What You Need to Know
Port-out scams involve fraudsters exploiting the process of transferring a cell phone number from one carrier to another by using phished or stolen account information to carry out the port without the authorization of the phone number’s true owner.
After successfully gathering information about a cellular account (acquired either directly from the victim via phishing or found online), a scammer, posing as the phone number’s true owner, takes the victim’s information to another carrier and requests to port the number to a new account and cell phone. The scammer will then report the victim’s phone as lost or stolen. If the cellular carrier does not require a security PIN number or passcode, or the scammer passes any identity verification measures, the scammer may successfully port the number to a new device and carrier without the victim’s knowledge, shutting down his or her own phone’s cellular service. The scammer, now with exclusive access to the victim’s phone number, can potentially gain access to the victim’s online accounts via two-factor authentication (2FA) codes or keys texted directly to the phone number. This can happen fast, with little time for the victim to stop it or contact anyone for help.
HOW TO IDENTIFY THREAT:
If you find your smartphone suddenly stops making calls or sending texts, or says “Emergency calls only,” your phone number may have been stolen and ported out. Immediately notify your carrier. Report Scam Activity: Report any scams you encounter to local police, your cellular carrier, the Federal Trade Commission, or the Better Business Bureau. Keep a record of any information given to you or sought by the scammer.
Financial institutions should educate their customers/members about this threat.
HOW TO PROTECT AGAINST THIS THREAT:
Many carriers require account PIN numbers or other verification information to port out numbers or give out new SIM cards. However, if the PIN is a birth date, zip code, the last four digits of a social security number, or any information that is easily gathered, scammers can still quickly gain access by trying them all. There are databases online that anyone can log into and find current address, full name, the names of potential victim’s relatives, and more. Just by being aware of the dangers of hacking and by being smart about sharing information, consumers and businesses can protect themselves from a port-out or SIM hijacking scam.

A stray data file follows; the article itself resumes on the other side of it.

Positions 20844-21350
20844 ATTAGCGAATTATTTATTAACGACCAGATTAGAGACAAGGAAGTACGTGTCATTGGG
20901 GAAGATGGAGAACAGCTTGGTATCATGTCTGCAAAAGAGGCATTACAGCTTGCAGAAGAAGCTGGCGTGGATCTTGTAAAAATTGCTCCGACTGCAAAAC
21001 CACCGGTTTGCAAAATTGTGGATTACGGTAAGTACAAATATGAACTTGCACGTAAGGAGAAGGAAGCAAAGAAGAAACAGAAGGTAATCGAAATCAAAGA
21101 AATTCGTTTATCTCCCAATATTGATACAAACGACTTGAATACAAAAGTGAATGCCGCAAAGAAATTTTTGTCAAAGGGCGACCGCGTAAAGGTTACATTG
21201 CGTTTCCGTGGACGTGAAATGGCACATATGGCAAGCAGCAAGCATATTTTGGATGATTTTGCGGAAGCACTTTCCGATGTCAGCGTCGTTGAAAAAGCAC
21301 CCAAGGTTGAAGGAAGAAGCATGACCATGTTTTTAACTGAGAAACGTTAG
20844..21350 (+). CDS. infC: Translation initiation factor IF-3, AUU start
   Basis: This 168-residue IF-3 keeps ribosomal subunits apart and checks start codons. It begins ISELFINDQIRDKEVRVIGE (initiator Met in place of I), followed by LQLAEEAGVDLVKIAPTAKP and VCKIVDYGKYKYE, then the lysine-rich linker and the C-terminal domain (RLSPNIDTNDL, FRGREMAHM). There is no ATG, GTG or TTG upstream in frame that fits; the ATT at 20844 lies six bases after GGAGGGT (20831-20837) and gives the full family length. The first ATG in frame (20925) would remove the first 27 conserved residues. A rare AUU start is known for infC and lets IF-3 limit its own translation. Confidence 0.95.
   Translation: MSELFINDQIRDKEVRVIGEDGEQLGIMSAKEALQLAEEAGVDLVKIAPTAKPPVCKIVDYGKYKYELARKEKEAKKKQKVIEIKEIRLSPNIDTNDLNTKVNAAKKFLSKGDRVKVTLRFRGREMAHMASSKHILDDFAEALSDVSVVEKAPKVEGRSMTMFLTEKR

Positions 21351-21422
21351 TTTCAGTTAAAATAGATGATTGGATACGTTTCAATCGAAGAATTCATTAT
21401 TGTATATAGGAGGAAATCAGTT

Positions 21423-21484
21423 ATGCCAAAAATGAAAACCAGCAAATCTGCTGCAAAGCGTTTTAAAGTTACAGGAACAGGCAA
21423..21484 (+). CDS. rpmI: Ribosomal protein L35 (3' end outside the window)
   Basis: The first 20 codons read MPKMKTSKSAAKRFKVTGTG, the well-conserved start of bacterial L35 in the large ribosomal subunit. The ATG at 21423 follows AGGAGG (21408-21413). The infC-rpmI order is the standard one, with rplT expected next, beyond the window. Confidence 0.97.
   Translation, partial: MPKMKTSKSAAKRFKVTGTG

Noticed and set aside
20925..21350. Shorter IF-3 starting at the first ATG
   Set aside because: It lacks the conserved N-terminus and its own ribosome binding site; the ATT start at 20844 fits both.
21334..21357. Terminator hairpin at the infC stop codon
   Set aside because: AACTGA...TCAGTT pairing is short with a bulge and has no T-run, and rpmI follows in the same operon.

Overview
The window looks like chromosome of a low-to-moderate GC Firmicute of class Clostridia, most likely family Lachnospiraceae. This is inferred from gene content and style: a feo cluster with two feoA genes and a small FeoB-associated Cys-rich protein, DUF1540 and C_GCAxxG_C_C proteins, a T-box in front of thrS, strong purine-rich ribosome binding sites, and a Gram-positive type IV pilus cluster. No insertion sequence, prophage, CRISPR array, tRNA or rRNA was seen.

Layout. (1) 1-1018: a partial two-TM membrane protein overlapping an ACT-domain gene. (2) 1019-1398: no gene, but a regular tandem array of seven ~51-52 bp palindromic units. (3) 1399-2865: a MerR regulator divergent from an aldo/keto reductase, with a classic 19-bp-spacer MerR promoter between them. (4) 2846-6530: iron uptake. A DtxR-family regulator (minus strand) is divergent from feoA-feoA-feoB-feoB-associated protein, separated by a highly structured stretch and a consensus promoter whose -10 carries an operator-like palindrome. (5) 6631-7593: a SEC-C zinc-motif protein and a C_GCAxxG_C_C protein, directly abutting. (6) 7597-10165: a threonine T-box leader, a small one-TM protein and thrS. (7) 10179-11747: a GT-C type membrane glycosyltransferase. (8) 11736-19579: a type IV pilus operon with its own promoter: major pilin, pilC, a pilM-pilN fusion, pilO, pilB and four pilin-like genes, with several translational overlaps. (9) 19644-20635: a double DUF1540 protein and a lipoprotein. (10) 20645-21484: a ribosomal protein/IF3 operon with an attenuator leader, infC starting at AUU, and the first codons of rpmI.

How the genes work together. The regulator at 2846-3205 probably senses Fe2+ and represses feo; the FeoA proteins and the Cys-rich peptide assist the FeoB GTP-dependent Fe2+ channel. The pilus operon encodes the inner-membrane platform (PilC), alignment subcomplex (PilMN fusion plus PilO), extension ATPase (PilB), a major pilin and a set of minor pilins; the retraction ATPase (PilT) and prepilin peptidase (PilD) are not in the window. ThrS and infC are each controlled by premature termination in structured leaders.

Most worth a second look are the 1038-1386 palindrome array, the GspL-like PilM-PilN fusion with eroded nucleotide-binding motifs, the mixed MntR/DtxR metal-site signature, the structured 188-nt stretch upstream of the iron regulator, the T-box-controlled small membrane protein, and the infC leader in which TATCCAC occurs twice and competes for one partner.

Some tips for protecting yourself from port-out scams and SIM hijacking scams include:
- Use Strong Passwords- Use strong account passwords with a variety of characters (symbols, numbers, and capital letters) for any and all online accounts. Do not repeat passwords for separate accounts.
- Use 2-Factor Authentication- If your cell phone carrier allows, sign up for dual-factor authentication (not always the same as an account PIN or passcode) upon logging into your account. In addition, if there’s an option, consider listing an alternative email for authentication instead of a phone number.
- Use Obscure Answers- If your carrier uses security questions for logging in, such as “What street did you grow up on,” try to use obscure answers you won’t be able to find out in a simple address directory search.
- Pin Protection: Most carriers allow you to create a PIN or passcode required to make changes to your account. Make a strong and random PIN number or passcode to access your account in addition to your online password
- Use Public Forum Safety: Avoid leaving personal information online in public forums or on social media such as your phone number, address, or any other personally identifiable info
- Online Marketplace Safety: When dealing with online marketplaces or forums, be careful not to give out personal information unless necessary or you can verify their identity first.
- Keep to yourself: Never give out information on your cellular account over email, online, or over the phone unless you are certain you are speaking with your carrier’s customer service representative.
- Keep track of your mail: Not all identity theft begins digitally. Make sure you keep track of your mail and shred any important documents that could be taken from trash or recycling. Your cell phone, bank, utility, and cable bills all have information that could be used to get a criminal closer to porting a number your phone number.
If you have fell victim to a scam, you should contact the correct federal departments to file complaints about internet-related scams, fraud, and crime. Just don’t forget to call your cellular carrier and local police first.
- Your local law enforcement’s fraud or cybercrime division.
- File a scam complaint with the Better Business Bureau Scam Tracker.
- File a complaint with the Department of Justice (DOJ).
- File a complaint about online or related transactions with EConsumer.gov.
- Federal Trade Commission: Call 1-877-FTC-HELP or file a complaint online.
- File a complaint with the Internet Crime Complaint Center (IC3) (IC3 is partnered with the FBI).
- File a report on Fraud.org.
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